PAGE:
Hax: Don’t let anyone else define self-worth

The Washington PostDecember 12, 2013 

Adapted from a recent online discussion.

Dear Carolyn: OK, I’m dating someone I really like, but he and most of his friends are super high achievers: best schools, prominent careers, athletic, etc. In comparison, I feel very very very average.

I haven’t been hiding anything, so he already knows the truth about the things I feel insecure about: school, job, etc. So that must mean, in spite of these things, he likes me anyway? Right?

My fear — and this is in all relationships because this happened to me once and completely shredded my soul and my self-esteem — is that he’s just using me “until something better comes along.”

SHREDDED

Stay with me here, please, because it will sound like I’m dumping on you, but I’m not.

When you suggest he’s capable of mistreating you like that, you’re slamming his character. Do you have any grounds to do that?

If he has given you any reason to think that’s true of him, then you need to break up for that reason alone.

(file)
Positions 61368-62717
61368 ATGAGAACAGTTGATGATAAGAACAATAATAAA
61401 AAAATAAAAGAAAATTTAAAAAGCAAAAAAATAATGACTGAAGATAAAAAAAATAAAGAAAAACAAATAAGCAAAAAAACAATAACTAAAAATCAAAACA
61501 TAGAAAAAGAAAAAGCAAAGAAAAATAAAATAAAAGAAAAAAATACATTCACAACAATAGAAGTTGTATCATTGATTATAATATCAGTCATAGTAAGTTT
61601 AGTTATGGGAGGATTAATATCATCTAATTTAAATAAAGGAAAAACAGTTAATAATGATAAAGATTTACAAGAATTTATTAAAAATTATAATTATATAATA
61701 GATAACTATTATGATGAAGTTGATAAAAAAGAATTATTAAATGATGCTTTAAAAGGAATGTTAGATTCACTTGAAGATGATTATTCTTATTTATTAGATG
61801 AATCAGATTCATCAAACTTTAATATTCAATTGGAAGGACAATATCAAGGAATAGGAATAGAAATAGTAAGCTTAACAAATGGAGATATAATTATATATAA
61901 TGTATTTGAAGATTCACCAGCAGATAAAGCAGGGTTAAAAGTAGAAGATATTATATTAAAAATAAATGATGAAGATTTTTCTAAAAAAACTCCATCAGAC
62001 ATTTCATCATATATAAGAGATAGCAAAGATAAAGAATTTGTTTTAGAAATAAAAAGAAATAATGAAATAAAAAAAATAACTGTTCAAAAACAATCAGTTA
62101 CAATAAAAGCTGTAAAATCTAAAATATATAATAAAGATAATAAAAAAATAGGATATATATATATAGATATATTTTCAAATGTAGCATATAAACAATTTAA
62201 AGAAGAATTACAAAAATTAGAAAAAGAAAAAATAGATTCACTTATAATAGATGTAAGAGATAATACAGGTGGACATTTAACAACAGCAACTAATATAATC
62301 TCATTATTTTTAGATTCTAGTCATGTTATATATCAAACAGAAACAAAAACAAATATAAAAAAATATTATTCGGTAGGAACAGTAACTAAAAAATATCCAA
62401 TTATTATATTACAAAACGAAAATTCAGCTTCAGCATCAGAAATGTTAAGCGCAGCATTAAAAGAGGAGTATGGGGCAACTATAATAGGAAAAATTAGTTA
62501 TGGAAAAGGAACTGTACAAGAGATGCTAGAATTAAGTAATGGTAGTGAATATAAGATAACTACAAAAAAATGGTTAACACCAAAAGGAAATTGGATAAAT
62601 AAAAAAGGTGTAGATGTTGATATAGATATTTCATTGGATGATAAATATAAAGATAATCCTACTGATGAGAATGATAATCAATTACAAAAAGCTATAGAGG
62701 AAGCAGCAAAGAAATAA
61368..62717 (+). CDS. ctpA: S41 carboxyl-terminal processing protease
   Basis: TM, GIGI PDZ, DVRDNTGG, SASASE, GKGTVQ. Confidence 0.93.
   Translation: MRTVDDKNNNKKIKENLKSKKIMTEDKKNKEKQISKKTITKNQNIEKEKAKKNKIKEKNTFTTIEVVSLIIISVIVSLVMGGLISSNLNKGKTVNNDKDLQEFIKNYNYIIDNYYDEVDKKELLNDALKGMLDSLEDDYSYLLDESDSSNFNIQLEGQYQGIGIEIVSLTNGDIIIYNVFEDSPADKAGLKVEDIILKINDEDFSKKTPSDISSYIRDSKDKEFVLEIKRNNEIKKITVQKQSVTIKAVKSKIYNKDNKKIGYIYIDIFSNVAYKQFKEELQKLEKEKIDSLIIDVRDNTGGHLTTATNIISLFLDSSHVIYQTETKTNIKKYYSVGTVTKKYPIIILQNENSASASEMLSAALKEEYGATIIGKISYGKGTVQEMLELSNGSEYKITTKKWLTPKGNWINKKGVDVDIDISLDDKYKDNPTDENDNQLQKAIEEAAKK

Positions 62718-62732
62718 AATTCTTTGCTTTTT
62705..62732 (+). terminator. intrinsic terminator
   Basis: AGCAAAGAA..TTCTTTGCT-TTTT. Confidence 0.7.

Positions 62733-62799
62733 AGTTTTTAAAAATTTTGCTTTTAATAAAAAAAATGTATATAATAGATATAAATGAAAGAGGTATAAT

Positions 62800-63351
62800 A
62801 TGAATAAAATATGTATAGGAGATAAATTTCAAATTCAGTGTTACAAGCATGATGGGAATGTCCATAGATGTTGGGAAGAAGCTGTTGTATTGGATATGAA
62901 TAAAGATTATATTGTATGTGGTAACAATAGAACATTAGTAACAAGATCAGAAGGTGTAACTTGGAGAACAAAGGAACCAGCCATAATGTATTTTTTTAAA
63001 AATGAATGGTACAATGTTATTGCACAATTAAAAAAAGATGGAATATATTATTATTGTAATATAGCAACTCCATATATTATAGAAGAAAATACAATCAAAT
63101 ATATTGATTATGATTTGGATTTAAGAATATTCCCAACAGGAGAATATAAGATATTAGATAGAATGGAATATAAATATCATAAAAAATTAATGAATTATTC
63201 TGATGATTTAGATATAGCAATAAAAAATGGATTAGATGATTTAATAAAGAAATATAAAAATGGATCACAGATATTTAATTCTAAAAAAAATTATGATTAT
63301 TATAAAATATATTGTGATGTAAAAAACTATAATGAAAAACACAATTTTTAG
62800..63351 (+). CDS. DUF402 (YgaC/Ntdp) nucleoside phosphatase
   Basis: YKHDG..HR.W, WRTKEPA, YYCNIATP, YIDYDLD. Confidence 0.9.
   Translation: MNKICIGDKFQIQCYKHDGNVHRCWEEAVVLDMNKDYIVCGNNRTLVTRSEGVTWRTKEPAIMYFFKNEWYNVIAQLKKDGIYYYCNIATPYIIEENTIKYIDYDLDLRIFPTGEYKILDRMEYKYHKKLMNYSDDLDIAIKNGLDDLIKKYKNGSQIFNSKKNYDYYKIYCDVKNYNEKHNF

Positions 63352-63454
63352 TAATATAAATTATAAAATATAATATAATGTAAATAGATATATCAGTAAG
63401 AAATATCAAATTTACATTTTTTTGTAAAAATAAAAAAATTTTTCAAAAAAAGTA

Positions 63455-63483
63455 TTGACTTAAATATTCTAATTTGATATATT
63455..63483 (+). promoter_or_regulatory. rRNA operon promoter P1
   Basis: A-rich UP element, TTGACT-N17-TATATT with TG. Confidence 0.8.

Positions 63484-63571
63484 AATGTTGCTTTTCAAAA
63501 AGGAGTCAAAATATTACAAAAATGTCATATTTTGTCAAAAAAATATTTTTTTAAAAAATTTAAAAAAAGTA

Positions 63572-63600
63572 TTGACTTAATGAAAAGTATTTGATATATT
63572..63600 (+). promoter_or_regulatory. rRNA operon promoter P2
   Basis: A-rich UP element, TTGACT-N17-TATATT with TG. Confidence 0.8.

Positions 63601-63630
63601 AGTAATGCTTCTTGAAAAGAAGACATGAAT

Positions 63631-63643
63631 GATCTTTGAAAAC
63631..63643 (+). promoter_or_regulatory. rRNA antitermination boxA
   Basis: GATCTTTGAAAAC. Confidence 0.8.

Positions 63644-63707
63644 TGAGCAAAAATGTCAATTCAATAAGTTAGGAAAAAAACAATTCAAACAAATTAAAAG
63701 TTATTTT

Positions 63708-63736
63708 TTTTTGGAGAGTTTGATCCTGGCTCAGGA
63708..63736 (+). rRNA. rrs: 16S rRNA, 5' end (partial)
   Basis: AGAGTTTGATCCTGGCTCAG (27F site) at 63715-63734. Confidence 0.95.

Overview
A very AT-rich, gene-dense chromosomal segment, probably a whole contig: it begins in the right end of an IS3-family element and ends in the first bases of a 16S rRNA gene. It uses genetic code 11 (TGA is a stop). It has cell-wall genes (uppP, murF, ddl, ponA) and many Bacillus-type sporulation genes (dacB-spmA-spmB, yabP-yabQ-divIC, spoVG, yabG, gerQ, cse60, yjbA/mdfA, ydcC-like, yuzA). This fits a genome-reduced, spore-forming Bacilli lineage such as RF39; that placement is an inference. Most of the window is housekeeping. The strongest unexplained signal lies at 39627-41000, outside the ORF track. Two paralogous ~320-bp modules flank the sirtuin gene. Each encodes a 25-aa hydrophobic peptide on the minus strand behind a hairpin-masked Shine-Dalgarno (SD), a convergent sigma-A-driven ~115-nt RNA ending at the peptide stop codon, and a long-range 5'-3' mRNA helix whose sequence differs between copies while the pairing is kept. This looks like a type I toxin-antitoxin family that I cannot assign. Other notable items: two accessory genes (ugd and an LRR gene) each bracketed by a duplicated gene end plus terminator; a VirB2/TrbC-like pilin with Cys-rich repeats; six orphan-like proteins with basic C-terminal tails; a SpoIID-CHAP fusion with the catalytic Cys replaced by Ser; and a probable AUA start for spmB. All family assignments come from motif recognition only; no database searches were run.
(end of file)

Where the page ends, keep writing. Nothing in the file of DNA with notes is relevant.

If instead he’s given you no reason to question his character, then you need to cut it out, and treat him either with the respect he has earned or with the benefit of any doubt.

His liking you for you wouldn’t guarantee you’d stay together, of course; people of fine character have changes of heart like anyone else. The difference is that, going in, their intentions will be sincere.

That’s the part about him. The part about you is bigger: Please examine the idea that one person can have so much power over the very essence of you. Any time you feel so vulnerable to anyone, please ask yourself: “What’s THAT about?”

There will always be jerks, users, abrupt mind-changers, sooperdooper achievers, and whoever else scares you. Each of us, in becoming whole, functioning adults, needs to find a way to come to terms with sharing the planet with people who are well-positioned to hurt us, be it through intent or merely by proximity.

Give only the good ones a place in your soul, and recognize your self-esteem as yours alone, a place to which only you have the key.

Email tellme@washpost.com. Chat online at 10 a.m. Fridays at www.washingtonpost.com.

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